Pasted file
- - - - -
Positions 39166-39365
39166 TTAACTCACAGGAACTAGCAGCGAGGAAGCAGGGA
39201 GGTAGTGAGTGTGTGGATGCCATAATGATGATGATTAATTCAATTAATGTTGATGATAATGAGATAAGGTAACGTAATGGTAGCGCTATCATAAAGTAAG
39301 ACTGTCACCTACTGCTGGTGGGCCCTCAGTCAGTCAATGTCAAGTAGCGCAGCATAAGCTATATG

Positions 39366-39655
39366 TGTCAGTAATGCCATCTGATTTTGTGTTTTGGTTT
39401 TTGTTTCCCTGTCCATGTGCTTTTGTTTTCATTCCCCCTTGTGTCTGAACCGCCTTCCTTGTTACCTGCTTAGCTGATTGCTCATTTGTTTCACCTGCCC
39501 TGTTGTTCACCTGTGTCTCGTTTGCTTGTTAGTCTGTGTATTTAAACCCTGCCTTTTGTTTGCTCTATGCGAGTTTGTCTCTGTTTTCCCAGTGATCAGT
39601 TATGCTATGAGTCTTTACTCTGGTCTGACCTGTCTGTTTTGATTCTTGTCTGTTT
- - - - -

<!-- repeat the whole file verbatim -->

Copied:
Positions 39166-39365
39166 TTAACTCACAGGAACTAGCAGCGAGGAAGCAGGGA
39201 GGTAGTGAGTGTGTGGATGCCATAATGATGATGATTAATTCAATTAATGTTGATGATAATGAGATAAGGTAACGTAATGGTAGCGCTATCATAAAGTAAG
39301 ACTGTCACCTACTGCTGGTGGGCCCTCAGTCAGTCAATGTCAAGTAGCGCAGCATAAGCTATATG

Positions 39366-39655
39366 TGTCAGTAATGCCATCTGATTTTGTGTTTTGGTTT
39401 TTGTTTCCCTGTCCATGTGCTTTTGTTTTCATTCCCCCTTGTGTCTGAACCGCCTTCCTTGTTACCTGCTTAGCTGATTGCTCATTTGTTTCACCTGCCC
39501 TGTTGTTCACCTGTGTCTCGTTTGCTTGTTAGTCTGTGTATTTAAACCCTGCCTTTTGTTTGCTCTATGCGAGTTTGTCTCTGTTTTCCCAGTGATCAGT
39601 TATGCTATGAGTCTTTACTCTGGTCTGACCTGTCTGTTTTGATTCTTGTCTGTTT